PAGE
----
We are all “The Hero”

I saw The Hero this weekend, a new movie starring Sam Elliott.  That’s probably enough said, as Sam Elliott is one of my favorites, and not just for the obvious physical appeal.  It goes a lot deeper, as each of his many roles has demonstrated, but none more than this one.  Especially for boomers and beyond, this one resonates deep.

Without giving away spoilers that aren’t already in the movie’s trailer, Sam plays a veteran actor of western genre movies who gets some bad news about his health.  Understandably, he begins examining his life, attempting to reach out to those he’s loved, trying to rekindle a dwindling career, and frankly just make sense of it all.

Who among us, as we age, hasn’t wondered how we would feel if we got a depressing diagnosis?  Maybe some of you already have.  Maybe a loved one has.  It really simplifies things really fast.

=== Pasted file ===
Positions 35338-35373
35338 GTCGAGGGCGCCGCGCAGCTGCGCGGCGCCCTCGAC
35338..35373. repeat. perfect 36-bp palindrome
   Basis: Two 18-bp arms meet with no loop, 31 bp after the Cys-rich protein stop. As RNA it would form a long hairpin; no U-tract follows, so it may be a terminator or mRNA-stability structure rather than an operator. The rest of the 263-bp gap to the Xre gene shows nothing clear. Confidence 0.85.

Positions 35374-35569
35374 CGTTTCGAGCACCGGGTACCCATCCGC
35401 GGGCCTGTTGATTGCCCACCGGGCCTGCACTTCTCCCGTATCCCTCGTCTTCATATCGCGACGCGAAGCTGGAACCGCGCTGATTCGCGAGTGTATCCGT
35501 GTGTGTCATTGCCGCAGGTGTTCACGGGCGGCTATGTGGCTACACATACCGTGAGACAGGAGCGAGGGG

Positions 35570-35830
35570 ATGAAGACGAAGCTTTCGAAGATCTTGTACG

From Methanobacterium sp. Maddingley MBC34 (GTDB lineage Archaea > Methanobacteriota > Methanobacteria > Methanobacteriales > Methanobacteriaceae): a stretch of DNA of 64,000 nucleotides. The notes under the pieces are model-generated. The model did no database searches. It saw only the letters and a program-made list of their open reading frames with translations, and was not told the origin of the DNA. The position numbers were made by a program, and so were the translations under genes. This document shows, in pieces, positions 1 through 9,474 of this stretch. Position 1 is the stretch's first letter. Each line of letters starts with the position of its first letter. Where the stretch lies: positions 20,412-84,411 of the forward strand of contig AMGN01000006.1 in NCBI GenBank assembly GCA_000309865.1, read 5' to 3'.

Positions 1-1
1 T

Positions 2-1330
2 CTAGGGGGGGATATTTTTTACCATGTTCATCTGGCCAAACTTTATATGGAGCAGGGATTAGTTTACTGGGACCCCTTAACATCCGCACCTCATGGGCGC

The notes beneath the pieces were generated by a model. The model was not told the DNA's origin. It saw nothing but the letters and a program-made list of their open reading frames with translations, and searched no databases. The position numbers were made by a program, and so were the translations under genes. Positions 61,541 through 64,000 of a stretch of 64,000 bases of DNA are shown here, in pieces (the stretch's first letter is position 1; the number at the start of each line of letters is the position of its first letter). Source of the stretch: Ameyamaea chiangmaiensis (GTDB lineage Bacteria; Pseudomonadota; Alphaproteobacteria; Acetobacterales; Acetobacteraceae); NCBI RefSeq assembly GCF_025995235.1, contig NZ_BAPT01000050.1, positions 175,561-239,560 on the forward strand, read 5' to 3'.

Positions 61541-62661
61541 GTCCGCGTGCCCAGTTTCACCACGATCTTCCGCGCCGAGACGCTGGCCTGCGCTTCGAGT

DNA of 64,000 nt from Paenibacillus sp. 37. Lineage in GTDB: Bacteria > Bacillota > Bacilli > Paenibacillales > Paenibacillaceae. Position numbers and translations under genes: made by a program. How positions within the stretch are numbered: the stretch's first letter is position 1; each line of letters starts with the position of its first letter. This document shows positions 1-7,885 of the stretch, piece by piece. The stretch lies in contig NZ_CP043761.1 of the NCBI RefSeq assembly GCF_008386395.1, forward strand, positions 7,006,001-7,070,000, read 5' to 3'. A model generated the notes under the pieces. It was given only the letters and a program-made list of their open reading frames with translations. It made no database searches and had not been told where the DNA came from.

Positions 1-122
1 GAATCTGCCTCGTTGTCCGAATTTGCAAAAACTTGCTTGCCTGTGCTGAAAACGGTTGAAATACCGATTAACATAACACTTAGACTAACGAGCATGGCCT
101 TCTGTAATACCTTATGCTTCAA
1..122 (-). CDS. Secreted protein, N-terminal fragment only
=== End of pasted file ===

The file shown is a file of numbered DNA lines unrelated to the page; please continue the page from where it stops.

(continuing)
Watching the movie, I was struck by many things.

How fast your life goes by.

How suddenly you walk into a room and you are the oldest and often by many years.

How simple things are now harder, not matter how in shape you are or how many crossword puzzles you do.

How the mirror isn’t your friend anymore.

Dang but inside, you’re about 45.  Ready to chart a new course.  Start a new love affair.  Travel the world.

But first, maybe just sit down and take a breath.  Or even a nap.

Sam shows every emotion in this film.  Fear, tenderness, embarrassment, frustration, anger, resolution. A lifetime.  He feels he’s only done one good thing in his career.  Yet as the film unfolds, it’s clear he’s touched many lives and had an impact he may never fully realize.